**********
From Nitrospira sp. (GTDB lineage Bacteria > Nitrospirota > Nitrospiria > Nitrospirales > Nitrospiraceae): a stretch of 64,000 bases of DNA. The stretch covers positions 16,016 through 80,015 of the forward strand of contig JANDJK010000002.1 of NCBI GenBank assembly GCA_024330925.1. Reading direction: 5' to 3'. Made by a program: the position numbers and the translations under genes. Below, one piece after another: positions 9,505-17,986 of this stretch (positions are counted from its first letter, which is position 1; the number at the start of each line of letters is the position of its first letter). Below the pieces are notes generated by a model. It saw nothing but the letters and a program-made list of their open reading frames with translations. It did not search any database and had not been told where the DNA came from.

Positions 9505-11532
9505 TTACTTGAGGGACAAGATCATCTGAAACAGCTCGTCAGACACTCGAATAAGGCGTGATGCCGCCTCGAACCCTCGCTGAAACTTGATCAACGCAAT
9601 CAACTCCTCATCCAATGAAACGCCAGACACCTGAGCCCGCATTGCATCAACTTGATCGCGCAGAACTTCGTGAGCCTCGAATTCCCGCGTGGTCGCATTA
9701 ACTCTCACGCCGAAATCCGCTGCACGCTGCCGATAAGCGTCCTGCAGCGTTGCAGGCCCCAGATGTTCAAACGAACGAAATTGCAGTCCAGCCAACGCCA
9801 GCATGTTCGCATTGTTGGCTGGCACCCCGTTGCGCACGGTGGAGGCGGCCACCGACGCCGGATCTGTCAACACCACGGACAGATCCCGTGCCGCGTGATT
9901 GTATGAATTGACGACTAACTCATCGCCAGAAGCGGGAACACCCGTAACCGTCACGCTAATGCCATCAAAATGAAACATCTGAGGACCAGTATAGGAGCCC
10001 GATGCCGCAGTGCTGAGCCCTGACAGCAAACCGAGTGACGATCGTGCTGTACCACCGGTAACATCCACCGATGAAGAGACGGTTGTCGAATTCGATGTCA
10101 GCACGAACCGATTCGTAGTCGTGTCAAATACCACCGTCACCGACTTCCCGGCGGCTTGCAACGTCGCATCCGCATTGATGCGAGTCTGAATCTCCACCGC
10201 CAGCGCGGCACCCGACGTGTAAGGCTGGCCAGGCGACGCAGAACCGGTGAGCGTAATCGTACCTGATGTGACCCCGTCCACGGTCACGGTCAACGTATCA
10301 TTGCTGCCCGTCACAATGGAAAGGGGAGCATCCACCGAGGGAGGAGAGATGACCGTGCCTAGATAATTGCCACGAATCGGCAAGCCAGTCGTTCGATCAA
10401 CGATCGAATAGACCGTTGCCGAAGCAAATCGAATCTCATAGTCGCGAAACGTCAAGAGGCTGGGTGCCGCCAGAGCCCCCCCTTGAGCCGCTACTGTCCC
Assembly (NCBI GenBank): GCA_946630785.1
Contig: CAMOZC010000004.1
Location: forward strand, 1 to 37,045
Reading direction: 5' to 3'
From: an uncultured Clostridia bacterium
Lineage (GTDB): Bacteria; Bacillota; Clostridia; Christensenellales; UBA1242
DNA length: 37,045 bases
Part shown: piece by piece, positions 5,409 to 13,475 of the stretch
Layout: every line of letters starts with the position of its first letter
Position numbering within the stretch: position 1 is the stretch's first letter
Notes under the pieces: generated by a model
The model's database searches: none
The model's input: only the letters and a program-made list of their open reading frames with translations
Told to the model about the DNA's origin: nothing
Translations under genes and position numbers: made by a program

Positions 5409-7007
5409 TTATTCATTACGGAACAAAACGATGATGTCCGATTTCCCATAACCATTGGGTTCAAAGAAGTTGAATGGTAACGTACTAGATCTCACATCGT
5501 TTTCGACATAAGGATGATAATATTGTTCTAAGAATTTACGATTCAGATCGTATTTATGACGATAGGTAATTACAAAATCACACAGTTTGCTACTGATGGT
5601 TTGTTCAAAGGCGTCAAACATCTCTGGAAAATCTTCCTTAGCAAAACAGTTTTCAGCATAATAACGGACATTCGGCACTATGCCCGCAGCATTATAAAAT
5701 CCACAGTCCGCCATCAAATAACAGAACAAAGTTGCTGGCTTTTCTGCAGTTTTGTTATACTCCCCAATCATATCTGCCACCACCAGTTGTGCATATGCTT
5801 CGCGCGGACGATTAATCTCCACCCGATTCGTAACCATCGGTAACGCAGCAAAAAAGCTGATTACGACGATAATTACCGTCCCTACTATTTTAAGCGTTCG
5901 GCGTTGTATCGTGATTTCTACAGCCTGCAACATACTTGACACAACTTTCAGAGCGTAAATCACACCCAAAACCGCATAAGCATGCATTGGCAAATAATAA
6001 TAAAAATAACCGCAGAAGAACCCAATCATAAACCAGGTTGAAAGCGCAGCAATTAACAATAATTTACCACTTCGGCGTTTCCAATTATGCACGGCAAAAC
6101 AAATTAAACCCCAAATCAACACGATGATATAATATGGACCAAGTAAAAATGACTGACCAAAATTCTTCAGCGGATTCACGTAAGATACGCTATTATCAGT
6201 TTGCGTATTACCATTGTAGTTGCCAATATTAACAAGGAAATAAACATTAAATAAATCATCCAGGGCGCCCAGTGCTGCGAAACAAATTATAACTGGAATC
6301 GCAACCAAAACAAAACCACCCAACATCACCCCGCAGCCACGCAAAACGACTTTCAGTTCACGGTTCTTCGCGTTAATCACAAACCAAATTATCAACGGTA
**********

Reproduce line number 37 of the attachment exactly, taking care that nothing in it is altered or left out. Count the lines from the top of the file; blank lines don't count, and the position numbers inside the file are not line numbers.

6201 TTGCGTATTACCATTGTAGTTGCCAATATTAACAAGGAAATAAACATTAAATAAATCATCCAGGGCGCCCAGTGCTGCGAAACAAATTATAACTGGAATC